Substance Use Disorders in Older Adults
People who have substance use disorder keep using alcohol or other substances even though it causes harm to themselves or others. People of all ages can have this disorder. They may misuse prescription or over-the-counter medicines, use marijuana or other drugs, drink too much alcohol, or mix alcohol and medicines. This can cause serious health problems and problems with money or the law. It also can harm their relationships.
Substance use disorder in older adults may be overlooked, because:
- Older adults are more likely to drink or use substances at home rather than in public.
- Older adults may not have duties that are affected by substance use, such as going to school or work.
- Symptoms of this disorder are similar to symptoms of health conditions that many older adults have, such as depression and dementia.
- Caregivers of older adults may be aware of the substance use but may not want to talk about it.
Alcohol use disorder can be dangerous for older adults. They:
- Usually need less alcohol to become drunk (intoxicated) than someone younger.
- Stay drunk longer, because their bodies process alcohol more slowly.
- May have vision and hearing problems and slower reaction times. Alcohol can make these problems worse. This means alcohol-related falls, car crashes, and other kinds of accidents are more likely.
- May be more likely to mix alcohol and medicine if they are taking a lot of medicines. Mixing alcohol with many over-the-counter or prescription medicines can be dangerous or even fatal.
In older adults, alcohol can trigger some health problems or make them worse. These include high blood pressure, ulcers, liver disease, anxiety, sleep problems, and depression.
Misuse of medicine
Older adults often have to take many medicines. This can easily lead to misuse of medicines. You misuse medicine when:
- You take too much medicine or take medicine when you don't need to.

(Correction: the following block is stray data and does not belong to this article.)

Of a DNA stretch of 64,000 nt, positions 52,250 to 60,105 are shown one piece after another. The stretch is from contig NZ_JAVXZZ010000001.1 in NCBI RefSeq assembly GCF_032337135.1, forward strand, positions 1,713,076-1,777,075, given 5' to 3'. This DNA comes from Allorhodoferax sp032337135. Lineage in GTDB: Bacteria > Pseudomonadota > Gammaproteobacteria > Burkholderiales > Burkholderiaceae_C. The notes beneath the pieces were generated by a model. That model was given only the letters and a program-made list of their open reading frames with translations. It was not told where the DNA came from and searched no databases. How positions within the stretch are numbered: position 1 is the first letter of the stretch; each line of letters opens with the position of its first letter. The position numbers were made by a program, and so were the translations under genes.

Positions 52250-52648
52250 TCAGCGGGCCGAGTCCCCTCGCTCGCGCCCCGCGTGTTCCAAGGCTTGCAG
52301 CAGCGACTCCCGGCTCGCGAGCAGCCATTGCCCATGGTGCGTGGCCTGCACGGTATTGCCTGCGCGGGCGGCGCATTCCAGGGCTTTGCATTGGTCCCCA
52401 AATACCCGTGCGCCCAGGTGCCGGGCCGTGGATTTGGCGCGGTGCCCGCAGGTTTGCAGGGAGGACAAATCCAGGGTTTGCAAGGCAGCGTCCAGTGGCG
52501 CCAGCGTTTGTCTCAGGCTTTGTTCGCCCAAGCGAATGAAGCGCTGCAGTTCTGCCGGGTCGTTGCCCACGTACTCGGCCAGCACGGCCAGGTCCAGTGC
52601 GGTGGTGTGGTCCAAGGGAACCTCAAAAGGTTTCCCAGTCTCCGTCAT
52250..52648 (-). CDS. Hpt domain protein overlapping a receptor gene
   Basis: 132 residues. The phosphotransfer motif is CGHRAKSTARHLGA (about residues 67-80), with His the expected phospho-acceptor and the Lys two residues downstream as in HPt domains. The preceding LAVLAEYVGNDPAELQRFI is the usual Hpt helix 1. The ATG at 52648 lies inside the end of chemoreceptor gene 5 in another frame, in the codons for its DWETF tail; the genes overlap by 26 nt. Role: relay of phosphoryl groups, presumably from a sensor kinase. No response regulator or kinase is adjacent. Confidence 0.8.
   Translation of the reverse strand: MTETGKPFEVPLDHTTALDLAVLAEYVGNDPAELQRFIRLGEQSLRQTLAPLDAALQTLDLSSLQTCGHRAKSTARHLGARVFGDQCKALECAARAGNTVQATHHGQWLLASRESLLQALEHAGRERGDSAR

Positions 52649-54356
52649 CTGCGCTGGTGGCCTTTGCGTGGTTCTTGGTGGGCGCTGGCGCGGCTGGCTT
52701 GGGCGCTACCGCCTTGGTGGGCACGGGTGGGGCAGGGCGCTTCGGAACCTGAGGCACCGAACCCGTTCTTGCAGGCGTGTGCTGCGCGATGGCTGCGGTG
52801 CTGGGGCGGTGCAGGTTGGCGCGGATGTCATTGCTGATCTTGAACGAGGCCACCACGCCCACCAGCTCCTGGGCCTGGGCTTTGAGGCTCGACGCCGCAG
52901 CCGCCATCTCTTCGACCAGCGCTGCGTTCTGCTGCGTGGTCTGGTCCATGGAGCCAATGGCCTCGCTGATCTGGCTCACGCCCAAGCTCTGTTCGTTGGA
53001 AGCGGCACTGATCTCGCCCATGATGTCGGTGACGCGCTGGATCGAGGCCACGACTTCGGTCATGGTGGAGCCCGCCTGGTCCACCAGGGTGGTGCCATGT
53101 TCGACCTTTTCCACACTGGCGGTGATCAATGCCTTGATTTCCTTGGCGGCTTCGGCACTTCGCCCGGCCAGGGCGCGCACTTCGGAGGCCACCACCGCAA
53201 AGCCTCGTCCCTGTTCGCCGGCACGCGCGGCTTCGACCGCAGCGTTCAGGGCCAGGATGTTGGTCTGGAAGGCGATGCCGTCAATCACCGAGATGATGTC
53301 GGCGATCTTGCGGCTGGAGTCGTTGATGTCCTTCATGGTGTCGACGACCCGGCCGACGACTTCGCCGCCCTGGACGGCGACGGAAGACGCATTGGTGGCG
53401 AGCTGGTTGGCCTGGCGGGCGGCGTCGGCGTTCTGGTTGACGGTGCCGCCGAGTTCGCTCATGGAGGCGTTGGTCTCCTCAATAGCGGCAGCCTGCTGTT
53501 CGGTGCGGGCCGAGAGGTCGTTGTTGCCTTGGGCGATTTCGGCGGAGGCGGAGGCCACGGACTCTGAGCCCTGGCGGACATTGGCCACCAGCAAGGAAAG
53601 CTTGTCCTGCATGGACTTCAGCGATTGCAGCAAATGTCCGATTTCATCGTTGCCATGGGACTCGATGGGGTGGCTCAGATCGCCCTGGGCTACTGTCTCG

- You use older medicines or another person's medicine.
- You take medicine in a way that's not prescribed, just to feel good or "high." This happens most often with medicines used to treat conditions such as depression, anxiety, or pain you have had for a long time (chronic pain).
- You take medicines while drinking alcohol.
- You don't take medicine as directed by your doctor. For example, you don't take enough medicine, you skip doses, or you don't get a prescription renewed.
Warning signs of substance use disorder
Below are some warning signs that an older adult may have substance use disorder, including changes in behavior and mental abilities. But it's important to note that these signs may not be related to substance use disorder. Many of them also can be signs of health problems that some older adults have. These include mental health problems, such as depression and anxiety.
Drinking alcohol, misusing medicines, or using marijuana or other drugs often starts after a big change in a person's life. Retiring, the death of a spouse or good friend, leaving your home, or being diagnosed with a disease can trigger substance use. If a life-changing event happens to a loved one, watch for signs of substance use disorder.
If you notice any of these signs in someone you care about, talk to the person's doctor. Tell the doctor about the person's substance use, including misuse of prescription and over-the-counter medicines. Tell the doctor about any substance use in the person's past.
Changes in behavior
Signs that may point to substance use disorder include:
- Falling a lot.
- Not being able to make it to the bathroom in time (incontinence).
- Having more headaches and dizziness than usual.
- Not keeping themself clean.
- Having changes in what and how they eat. For example, they may not eat as much as they used to.
- Ignoring and losing touch with their family and friends.
- Having legal or money problems.
Changes in mental abilities
Other signs that may point to substance use disorder include:
- Feeling anxious a lot of the time.
- Having memory problems.
- Finding it hard to focus or make decisions.
- Losing interest in their usual activities.
- Having mood swings or feeling sad or depressed.
Treatment for substance use disorder in older adults is the same as for younger people. It may include detox, counseling, therapy, and substance use education. Medicines are often used to help control cravings, ease withdrawal symptoms, and prevent relapse.
If you have a problem with prescription medicine, it may help to talk to a doctor. Treatment may include learning more about your medicines and organizing how you take them. You may be able to work with your doctor to cut back on how many medicines you take or make it easier to take them.
Treatment works best when you accept that you have a substance use disorder and you want to get better.